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Balancing work demands and chronic illness

Millions of Americans must cope with disabilities and decide how much about their condition they should reveal to employers.

September 13, 2004|Judy Foreman | Special to The Times

Seven years ago, while hanging curtains at her home, Jackie Miller fell off a kitchen stool and injured her spinal cord. When she returned to her job, after three months of rehabilitation, she was in a wheelchair.

Her colleagues at the Education Development Center in Newton, Mass., were terrific. They moved boxes, opened doors and went for coffee. But she was determined, she recalled recently, "to prove I could do as much as before." It wasn't easy, for her or her colleagues.

"People would try to help by doing some of my tasks, and I got angry," said Miller, 56. To make matters worse, a younger woman had competently made decisions in her stead, eroding Miller's ability to resume her leadership role. After her return, she said, some colleagues seemed more comfortable doing errands for her than asking her to lunch.

Like Miller, a growing number of Americans are facing the challenge of managing a chronic medical problem at work.

Partnership for Solutions, a national policy research program funded by the Robert Wood Johnson Foundation and based at Johns Hopkins University, estimates that more than 125 million Americans live with at least one chronic health condition, and many live with more than one. By 2020, that figure is expected to grow to 157 million.

Granted, some of the things that count as chronic illnesses are minor, such as allergies. But more than 60 million Americans have more major conditions such as heart disease, hypertension, cancer, arthritis, diabetes and mental illnesses that can be both life- and work-threatening.

As much as 40% of the workforce has at least one chronic health condition, defined as a medical problem that lasts a year or longer, limits what a person can do, and requires ongoing care, said Gerard Anderson, director of Partnership for Solutions. Twenty percent have two or more such conditions. And nearly 10 million American workers are officially "disabled."

For employers, this presents an obvious problem. "These people are twice as expensive" as a healthy person, Anderson said. Indeed, three-fourths of the estimated $443.2 billion that employers will spend on healthcare in 2004 is for people with two or more chronic conditions.

The workplace can be just as trying for people with less visible health problems, such as 52-year-old Rosalind Joffe of Newton. Several years ago, Joffe was working in the Boston public schools as a mediator when her ulcerative colitis worsened and she had to have her entire colon removed.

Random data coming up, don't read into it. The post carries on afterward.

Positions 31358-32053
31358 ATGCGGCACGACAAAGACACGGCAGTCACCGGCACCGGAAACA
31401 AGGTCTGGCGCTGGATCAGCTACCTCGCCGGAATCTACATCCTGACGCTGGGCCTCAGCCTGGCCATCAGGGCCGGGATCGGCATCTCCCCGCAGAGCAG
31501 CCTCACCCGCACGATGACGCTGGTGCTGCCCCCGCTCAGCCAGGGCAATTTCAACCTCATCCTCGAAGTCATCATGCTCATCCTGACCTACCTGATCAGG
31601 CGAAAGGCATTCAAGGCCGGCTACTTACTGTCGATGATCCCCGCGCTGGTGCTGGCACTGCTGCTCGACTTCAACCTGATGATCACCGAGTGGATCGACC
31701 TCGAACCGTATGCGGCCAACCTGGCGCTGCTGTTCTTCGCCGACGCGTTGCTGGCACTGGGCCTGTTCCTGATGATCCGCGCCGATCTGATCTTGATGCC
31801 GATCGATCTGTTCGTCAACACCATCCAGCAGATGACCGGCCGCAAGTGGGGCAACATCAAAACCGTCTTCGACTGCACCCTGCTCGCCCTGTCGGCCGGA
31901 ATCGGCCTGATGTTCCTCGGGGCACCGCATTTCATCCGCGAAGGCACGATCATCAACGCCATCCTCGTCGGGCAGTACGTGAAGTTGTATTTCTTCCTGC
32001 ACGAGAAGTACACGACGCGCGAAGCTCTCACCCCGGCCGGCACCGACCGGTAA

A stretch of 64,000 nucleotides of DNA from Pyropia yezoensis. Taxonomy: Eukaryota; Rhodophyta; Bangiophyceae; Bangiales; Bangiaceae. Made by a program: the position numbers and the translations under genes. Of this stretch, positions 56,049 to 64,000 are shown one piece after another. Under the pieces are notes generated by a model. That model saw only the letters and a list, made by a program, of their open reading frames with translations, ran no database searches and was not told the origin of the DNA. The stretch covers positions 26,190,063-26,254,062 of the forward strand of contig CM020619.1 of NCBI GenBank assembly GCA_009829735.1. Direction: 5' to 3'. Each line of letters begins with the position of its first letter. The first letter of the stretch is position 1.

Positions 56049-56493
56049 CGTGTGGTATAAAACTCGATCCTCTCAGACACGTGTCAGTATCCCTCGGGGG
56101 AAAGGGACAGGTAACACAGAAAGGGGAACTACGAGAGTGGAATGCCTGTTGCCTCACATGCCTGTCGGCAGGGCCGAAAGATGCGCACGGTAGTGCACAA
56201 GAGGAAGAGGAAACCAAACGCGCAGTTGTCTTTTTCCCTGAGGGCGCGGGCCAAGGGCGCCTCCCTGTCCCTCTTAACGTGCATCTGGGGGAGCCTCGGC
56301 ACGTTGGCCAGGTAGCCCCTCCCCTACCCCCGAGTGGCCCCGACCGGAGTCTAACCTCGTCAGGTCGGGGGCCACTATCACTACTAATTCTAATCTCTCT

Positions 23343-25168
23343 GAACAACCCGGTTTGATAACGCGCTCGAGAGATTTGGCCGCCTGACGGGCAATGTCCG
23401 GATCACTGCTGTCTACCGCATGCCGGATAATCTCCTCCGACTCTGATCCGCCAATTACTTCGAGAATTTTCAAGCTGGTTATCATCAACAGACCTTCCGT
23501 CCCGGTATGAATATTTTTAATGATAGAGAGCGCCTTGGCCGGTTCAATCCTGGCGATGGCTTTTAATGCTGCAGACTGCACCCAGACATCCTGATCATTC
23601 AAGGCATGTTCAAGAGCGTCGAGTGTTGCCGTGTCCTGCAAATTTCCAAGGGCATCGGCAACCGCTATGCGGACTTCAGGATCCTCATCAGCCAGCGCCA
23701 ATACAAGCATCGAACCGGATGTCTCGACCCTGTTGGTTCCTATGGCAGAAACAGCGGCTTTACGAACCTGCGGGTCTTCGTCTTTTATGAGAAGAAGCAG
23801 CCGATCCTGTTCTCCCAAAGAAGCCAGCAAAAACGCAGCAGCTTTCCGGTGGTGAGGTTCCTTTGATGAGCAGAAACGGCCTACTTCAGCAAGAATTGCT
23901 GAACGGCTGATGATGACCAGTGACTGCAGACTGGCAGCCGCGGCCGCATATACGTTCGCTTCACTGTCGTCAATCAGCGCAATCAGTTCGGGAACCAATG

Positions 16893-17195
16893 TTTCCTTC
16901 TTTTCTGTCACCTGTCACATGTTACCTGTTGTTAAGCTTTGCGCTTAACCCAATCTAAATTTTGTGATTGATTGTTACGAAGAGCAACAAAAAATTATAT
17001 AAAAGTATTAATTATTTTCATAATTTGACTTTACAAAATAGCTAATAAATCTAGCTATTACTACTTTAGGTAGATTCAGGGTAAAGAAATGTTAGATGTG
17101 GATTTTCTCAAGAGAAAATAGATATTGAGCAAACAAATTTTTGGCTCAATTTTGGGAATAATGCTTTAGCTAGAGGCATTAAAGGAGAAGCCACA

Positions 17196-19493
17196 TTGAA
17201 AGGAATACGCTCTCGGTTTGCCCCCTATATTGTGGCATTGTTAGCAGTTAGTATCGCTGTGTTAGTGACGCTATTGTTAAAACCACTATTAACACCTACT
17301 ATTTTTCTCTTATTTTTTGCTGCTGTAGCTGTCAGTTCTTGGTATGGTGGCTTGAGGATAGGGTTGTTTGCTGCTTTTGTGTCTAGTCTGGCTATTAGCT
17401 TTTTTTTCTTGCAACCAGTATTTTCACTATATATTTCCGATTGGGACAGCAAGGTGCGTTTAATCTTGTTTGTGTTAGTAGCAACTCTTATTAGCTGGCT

Afterward, she was too sick to work more than part time, but her bosses wanted her full time. She quit and now runs a business coaching people with chronic illnesses on surviving in the workplace. Less visible problems can be especially tricky, she said, because if you complain or are less productive, "people think you're making it up."

One of the trickiest problems faced by workers with chronic medical conditions is how much -- and when -- to tell a boss about the problem.

Joffe counsels people to 'fess up while they're still interviewing for the job, but only if the chronic illness will get in the way. If it will, at least intermittently, they may as well disclose it early because "if the work environment will be oppositional, why do you want to work there anyway?" she said.

By disclosing, you're saying that you are a team player, she added. And if you also say that your problem is something you've successfully lived -- and worked -- with before, you help set up an attitude of trust.

Legally, employers may not discriminate against people with disabilities, which in some cases include chronic illnesses, said Stan Eichner, director of litigation at the Disability Law Center in Boston. The federal Americans with Disabilities Act requires that employers make a "reasonable accommodation" to a person's disability.

For people with a medical problem that is invisible, he continued, "there is nothing improper about deciding not to tell your employer." But if you are fired for poor performance, you can't then claim you were fired because of your disability or that your employer failed to accommodate it.

Managing a chronic medical problem at work goes most smoothly when you can reason things out with your supervisor or, if necessary, call in help from the human resources department. On the other hand, you don't have to disclose every bad moment.

Some chronic conditions get worse over time, but don't think you have to quit before you're ready, said Joffe, the employment counselor. "Don't try to predict what you don't know. People had a really bad prognosis for me, and it didn't happen."

It's especially important, she added, to "find the right fit in terms of skills, what your health is and what the organizational culture is." And to realize that working as long as possible may be as important for your mental health as for your pocketbook.

Carol Steinberg, 50, a lawyer from Brighton, Mass., who has multiple sclerosis, tries her court cases from a wheelchair. But she keeps practicing law, she said, because she gets a lot of satisfaction from helping people.

Dr. Steven J. Kingsbury, 55, a staff psychiatrist at the Veterans Administration Southern Nevada Health Care System in Las Vegas who also has multiple sclerosis and uses a wheelchair, put it this way: "Basically, people suffer less when they have something better to do."

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